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Thursday
April 18th, 2019

A SECOND OPINION, The Kansas Policy Institute

 

Campaign promises appear to be the foundation of the views on Medicaid expansion instead of sound data and sound solutions. Perhaps the most well-known argument for Medicaid expansion is the belief it helps the state budget. The Kansas Policy Institute tests that argument.

This analysis is part of the Sandlian Center for Entrepreneurial Government’s “Myth Vs Fact: A Primer on Medicaid Expansion.”

…not only does expansion pay for itself, it could actually help the state budget,” claims Tom Bell, president and CEO of the Kansas Hospital Association

If history is any indication, Medicaid expansion will not solve any budget gap. On the contrary, it is the fastest growing state spending program. The National Association of State Budget Officers reported states collectively spent a record $2 trillion in fiscal year 2018. Total general fund revenues grew 6.2 percent over the previous year, and the private economy grew 3.0 percent. However, they were both eclipsed by Medicaid spending’s 8.4 percent hike. For reference, in fiscal year 2018 Kansas state fund expenditures grew 6.1 percent. Its private economy grew 1.0 percent, but Kansas Medicaid spending grew 7.5 percent. When spending grows faster than the private sector, if left unchecked, tax rates will rise.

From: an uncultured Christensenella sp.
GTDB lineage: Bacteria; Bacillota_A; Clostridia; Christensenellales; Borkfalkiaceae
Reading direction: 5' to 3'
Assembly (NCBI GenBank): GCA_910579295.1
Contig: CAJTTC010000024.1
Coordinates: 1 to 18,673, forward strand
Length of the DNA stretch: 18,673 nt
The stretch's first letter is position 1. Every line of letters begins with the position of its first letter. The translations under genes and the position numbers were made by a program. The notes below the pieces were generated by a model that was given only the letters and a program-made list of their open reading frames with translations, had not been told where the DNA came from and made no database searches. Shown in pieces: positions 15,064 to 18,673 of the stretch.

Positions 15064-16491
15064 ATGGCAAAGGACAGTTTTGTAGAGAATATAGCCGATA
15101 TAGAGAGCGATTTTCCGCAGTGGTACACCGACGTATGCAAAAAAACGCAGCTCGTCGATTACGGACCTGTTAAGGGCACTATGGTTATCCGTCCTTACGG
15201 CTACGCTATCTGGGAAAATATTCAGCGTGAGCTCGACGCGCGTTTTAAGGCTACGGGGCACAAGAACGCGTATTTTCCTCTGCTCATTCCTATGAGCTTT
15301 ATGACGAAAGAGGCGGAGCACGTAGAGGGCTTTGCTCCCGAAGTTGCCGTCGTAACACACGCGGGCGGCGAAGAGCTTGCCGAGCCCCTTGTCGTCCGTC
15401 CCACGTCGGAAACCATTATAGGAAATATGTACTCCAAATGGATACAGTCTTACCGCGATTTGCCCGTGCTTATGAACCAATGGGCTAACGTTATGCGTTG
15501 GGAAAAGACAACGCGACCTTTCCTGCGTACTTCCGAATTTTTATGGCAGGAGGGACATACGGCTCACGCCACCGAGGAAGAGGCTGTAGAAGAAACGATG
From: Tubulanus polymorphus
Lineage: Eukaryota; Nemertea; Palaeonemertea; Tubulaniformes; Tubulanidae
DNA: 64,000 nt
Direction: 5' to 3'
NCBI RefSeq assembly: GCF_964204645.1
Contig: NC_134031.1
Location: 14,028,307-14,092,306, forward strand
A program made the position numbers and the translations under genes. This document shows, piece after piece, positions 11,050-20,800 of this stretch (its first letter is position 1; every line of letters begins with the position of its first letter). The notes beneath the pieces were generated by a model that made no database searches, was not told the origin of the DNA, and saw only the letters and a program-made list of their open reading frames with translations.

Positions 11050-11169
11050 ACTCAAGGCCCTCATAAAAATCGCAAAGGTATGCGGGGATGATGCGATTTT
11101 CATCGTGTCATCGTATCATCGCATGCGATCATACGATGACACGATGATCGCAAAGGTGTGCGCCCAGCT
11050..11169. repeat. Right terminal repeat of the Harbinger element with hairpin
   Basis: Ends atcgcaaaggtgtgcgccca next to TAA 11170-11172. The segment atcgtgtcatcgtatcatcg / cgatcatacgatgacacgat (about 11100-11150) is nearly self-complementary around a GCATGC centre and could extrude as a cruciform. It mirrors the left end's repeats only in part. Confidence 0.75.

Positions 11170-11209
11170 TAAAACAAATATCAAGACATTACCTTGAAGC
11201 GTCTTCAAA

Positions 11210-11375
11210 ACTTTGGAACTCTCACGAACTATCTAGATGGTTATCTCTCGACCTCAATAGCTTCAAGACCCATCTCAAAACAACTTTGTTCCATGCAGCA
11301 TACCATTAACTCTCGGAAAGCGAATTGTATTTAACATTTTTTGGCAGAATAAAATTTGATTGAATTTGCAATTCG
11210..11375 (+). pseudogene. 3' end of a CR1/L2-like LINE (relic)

There are perhaps two overarching reasons why Medicaid spending tends to grow faster than revenues and economic prosperity of private citizens. The first is that an uncomfortable number of states fail to guess how many Americans take advantage of the program. The 2016 Actuarial Report on the Financial Outlook for Medicaid, notes enrollee cost for Medicaid expansion of eligible Americans (healthy, childless adults) grew 15.5% from 2014 to 2015. This cost growth is notably higher than those for non-Medicaid expansion Americans. In 2016, 24 states that expanded Medicaid reported their enrollment projections underestimated actual enrollments by 110 percent .

The state of Louisiana, an expansion model noted by Governor Laura Kelly, originally made a $1.2 billion estimate on expansion, but underestimated enrollment by 100,000. As such, their costs ballooned to $3.1 billion last fiscal year. In nearly every case, many residents (or private employers) in expansion states drop their private coverage for taxpayer-funded coverage, leading to massive cost overruns. Kansas officials may claim accurate estimates, but what if their guesses are off? Kansas researchers are trying to quantify a complicated healthcare economy. Remember they massively underestimated the 2017 tax increase. Can Kansans handle a billion-dollar spending program that could double if the state made an inaccurate guess?

The second has to do with the perverse relationship between state and federal government. This makes Medicaid expansion a ticking time bomb. The full cost of Medicaid expansion is split between the state government paying 10 percent and the federal government paying 90 percent. However, that deal is only in place until 2020. It is believed federal matching for expansion will eventually decrease, over some time-table, to match non-expansion levels, for Kansas that’s 57.1 percent. It may be possible for Kansas government researchers to accurately estimate initial costs of Medicaid expansion. However, when the federal matching drops closer to 57.1 percent, Kansans could be on the hook for billions more than expected. With federal debt approaching $1 trillion in 2019, it wouldn’t be a surprise to see them shift spending burdens onto state governments.

Medicaid expansion isn’t a pathway for Kansas to close its fiscal gap. On the contrary, history shows Medicaid expansion will only serve to dig the state a deeper fiscal hole.

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